A not for profit organization of more than 3,200 local programs throughout the United States that prepares and delivers nutritious, hot meals daily to seniors who need such assistance to remain independent. Federal, state, and local funding supports the programs, which also charge a nominal fee (income-adjusted, if necessary) for meals. The program that evolved into Meals on Wheels started in the United States in 1954, modeled after a program that started during World War II in England. Today a substantial level of funding and other support for Meals on Wheels is provided through the U.S. Agency on Aging’s Elderly Nutrition Program.
Many local Meals on Wheels programs provide two meals a day, a hot meal and a cold meal, in a single delivery to a senior’s home. There are no income restrictions to qualify for services, although people requesting reduced rates may need to provide income verification. Most programs charge $6 to $8 a day; however, cost varies among locations. Generally a person must be 60 years of age or older, although most Wheels on Meals programs also accept younger people who have disabilities, such as those with Parkinson’s disease, that prevent them from shopping for groceries and preparing their own meals.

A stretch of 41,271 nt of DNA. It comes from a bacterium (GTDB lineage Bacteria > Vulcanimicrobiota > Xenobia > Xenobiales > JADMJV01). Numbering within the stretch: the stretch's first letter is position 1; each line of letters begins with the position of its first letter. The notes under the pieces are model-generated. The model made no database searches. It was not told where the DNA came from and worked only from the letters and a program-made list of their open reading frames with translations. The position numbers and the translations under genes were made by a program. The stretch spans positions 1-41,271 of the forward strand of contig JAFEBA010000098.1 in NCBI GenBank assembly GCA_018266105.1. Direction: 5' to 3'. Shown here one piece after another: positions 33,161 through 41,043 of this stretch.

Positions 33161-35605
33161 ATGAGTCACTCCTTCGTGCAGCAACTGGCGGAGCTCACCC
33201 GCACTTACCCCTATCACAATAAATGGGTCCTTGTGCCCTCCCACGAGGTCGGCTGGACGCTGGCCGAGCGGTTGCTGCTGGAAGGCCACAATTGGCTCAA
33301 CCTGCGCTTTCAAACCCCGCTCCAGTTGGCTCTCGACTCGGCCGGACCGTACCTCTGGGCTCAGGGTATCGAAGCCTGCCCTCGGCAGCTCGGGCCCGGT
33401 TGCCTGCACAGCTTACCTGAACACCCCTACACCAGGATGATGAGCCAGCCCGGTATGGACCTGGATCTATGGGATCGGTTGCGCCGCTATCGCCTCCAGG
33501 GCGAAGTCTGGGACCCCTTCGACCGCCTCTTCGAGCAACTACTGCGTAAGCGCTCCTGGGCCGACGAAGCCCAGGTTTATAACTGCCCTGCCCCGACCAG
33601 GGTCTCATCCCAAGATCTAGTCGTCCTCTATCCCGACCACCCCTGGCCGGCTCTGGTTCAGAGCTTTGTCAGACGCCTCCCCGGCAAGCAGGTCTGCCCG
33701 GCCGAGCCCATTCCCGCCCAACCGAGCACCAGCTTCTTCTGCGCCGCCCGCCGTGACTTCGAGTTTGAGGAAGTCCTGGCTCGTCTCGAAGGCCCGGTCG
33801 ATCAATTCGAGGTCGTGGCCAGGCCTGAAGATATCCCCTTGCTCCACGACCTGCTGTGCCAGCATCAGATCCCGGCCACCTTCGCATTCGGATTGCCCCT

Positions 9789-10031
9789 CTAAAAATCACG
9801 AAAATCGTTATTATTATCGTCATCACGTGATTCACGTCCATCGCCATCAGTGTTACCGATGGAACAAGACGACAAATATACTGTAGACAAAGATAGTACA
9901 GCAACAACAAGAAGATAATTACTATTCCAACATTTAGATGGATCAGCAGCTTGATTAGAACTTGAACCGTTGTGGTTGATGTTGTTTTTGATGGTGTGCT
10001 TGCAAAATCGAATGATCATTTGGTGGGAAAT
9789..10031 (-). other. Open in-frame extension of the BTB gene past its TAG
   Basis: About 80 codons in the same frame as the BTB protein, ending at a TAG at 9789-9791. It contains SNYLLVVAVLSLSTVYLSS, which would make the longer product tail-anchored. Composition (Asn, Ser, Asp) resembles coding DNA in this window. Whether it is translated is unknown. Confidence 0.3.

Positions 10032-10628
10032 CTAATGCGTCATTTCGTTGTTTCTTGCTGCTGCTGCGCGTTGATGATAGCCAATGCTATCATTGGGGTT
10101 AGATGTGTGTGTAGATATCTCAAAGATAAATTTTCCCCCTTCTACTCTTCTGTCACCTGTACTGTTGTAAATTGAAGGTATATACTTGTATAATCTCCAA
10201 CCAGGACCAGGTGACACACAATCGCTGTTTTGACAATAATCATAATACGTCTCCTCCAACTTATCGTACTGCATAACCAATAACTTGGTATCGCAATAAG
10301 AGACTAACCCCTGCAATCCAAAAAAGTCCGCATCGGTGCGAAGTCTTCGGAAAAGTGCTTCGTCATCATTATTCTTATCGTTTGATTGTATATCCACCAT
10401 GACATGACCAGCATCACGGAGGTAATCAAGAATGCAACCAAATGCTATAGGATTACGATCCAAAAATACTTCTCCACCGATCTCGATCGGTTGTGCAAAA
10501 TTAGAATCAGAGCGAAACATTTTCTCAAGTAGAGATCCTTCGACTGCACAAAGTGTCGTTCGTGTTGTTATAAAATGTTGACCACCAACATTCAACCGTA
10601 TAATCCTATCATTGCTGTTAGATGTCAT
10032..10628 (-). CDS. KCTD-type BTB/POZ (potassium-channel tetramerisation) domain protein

Registered dietitians plan the meals, which are then prepared and packaged in commercial kitchens. Most programs accommodate certain special nutritional requirements, such as low-sodium or diabetic diets. The two meals for each day typically provide two-thirds of the recommended calories and nutritional requirements. Most programs provide meals seven days a week, although some may deliver four meals on Saturdays and forgo Sunday deliveries. Service can be provided to meet temporary needs, such as during recovery from surgery, or long-term needs. Local telephone directories list contact information; in most areas, a phone call is all that is required to establish eligibility and sign up for meals. Local senior and social services organizations also know about services available in their area. Most Wheels on Meals programs can begin service immediately; those in smaller communities may have waiting lists.
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